Mboweni admits IMF loan may be used to finance government salaries

Mboweni admits IMF loan may be used to finance government salaries

- The Democratic Alliance has condemned Finance Minister Tito Mboweni for his u-turn on what the IMF loan will be used for

- The minister recently admitted that the $4.3 billion loan may be used to pay ANC salaries

- The opposition party is furious that the nation's debt will be used to finance salary payments for government employees

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The Democratic Alliance has lashed out against Finance Minister Tito Mboweni for his changed stance on the massively inflated public wage bill.

Responding to a parliamentary question on the $4.3 billion loan granted by the International Monetary Fund, Mboweni had answered that:

“The loan receipts (or disbursements) will form part of the National Revenue Fund to be used to support existing government programmes, which could include salary payments.”
coronavirus

Mboweni has admitted some of the loan will be used to finance salaries. Image: Flickr/ GovernmentZA
Source: UGC

In response to the minister's comment, the DA's Leon Schreiber has commented that:

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"This sudden change by Mboweni from his avowed position of prudential public financial management to debt-fueled public spending is hardly surprising. It is now public knowledge that his economic reform crusade has been rejected outright by his Cabinet colleagues who have repeatedly shown a willingness to send South Africa over the fiscal cliff through unrestrained spending."

Schreiber pointed to growing discontent that the majority of government spending is absorbed by wages:

"For years now, the consensus among International Financial Institutions (IFIs), rating agencies, economists and even some in Treasury itself is that the country’s public wage bill had become unsustainable and needed to be cut to prevent a budget blow out. Initially a strong proponent of this position, Mboweni now seems intent on appeasing the trade unions by acceding to their demands for additional spending on the public wage bill."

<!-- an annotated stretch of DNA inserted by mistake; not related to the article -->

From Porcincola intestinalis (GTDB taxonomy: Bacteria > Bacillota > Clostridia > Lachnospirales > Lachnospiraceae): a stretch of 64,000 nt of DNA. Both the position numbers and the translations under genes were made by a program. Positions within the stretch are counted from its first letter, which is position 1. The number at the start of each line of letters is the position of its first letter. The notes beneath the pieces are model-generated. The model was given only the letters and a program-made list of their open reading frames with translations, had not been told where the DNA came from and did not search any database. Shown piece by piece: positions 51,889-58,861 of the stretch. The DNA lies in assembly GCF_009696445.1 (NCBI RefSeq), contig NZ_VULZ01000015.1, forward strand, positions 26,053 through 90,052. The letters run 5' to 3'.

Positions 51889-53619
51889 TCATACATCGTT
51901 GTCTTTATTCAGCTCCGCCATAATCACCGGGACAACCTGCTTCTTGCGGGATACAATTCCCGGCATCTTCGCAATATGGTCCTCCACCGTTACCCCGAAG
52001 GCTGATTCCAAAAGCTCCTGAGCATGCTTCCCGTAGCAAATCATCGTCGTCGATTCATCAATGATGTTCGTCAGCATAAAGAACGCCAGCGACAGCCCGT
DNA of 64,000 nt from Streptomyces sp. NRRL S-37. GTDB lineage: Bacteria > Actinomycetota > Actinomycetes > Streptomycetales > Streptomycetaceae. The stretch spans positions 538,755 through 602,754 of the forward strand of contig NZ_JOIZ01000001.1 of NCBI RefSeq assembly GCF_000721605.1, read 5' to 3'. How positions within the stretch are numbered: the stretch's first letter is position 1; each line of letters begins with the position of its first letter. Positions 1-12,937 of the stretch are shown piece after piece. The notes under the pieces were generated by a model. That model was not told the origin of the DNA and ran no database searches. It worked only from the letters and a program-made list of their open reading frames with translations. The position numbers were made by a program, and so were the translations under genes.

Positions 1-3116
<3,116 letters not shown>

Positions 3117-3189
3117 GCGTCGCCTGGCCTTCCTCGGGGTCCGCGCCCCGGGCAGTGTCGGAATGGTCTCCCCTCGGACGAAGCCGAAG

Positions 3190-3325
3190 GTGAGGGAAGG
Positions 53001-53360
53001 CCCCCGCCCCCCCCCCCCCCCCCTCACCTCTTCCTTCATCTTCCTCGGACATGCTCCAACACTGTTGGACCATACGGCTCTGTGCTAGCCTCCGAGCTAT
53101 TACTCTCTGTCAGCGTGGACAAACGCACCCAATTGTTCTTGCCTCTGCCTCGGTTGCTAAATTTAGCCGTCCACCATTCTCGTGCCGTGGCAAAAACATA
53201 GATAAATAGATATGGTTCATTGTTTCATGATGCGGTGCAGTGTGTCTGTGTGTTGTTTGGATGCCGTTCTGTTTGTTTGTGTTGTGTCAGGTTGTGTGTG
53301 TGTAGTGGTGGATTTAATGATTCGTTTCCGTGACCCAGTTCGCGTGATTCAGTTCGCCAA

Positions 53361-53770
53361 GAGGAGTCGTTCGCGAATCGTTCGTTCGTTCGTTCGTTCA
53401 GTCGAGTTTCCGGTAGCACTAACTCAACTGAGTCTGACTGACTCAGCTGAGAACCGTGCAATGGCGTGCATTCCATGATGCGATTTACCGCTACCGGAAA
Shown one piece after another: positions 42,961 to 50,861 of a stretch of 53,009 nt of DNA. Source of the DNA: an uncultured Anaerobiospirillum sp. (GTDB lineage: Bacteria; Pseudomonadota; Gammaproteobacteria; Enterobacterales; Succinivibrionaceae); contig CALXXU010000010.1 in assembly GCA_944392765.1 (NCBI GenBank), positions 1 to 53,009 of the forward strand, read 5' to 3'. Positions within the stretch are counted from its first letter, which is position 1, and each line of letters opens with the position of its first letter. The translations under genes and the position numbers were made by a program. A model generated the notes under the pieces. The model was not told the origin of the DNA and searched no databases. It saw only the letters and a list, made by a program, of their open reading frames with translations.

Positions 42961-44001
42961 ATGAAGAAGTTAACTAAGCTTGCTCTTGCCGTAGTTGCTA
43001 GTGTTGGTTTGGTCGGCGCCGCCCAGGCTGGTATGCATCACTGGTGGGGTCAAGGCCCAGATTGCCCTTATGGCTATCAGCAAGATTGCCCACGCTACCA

As for Mboweni's apparent agreement with using the loan to pay salaries, the DA raised the view that:

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"By admitting that the IMF loan could be used to pay salaries, Mboweni has reneged on the spending commitments he made in his Letter of Intent to obtain financial support under the IMF’s emergency financing instrument. The LOI committed government to use IMF emergency assistance to support health and frontline services, solve the balance of payments problems caused by the pandemic, protect the vulnerable, support economic reform, drive job creation and stabilise public debt."

The opposition party has now written to the IMF to object to this notion, confirming that:

"The DA has already written to the IMF to register our strong objection to Mboweni’s intention to spend another R10 billion on bailing out South African Airways. In our next correspondence with the IMF, we will similarly inform the Fund that Mboweni has now decided to abuse the $4.3 billion loan to pay salary increases for ANC cadres."

Earlier, Briefly.co.za reported that the International Monetary Fund has approved a R70.7 billion loan to South Africa in a bid to address the socio-economic impact of Covid-19.

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This will be South Africa's first-ever loan from the fund and is expected to be paid in the next few days.

The Economic Freedom Fighters have reacted to this news with fierce condemnation:

"The EFF rejects the decision by the IMF Executive Board to approve South Africa's request for a loan of R70.7 billion. This is the biggest political blunder in the history of South Africa."

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Source: Briefly.co.za

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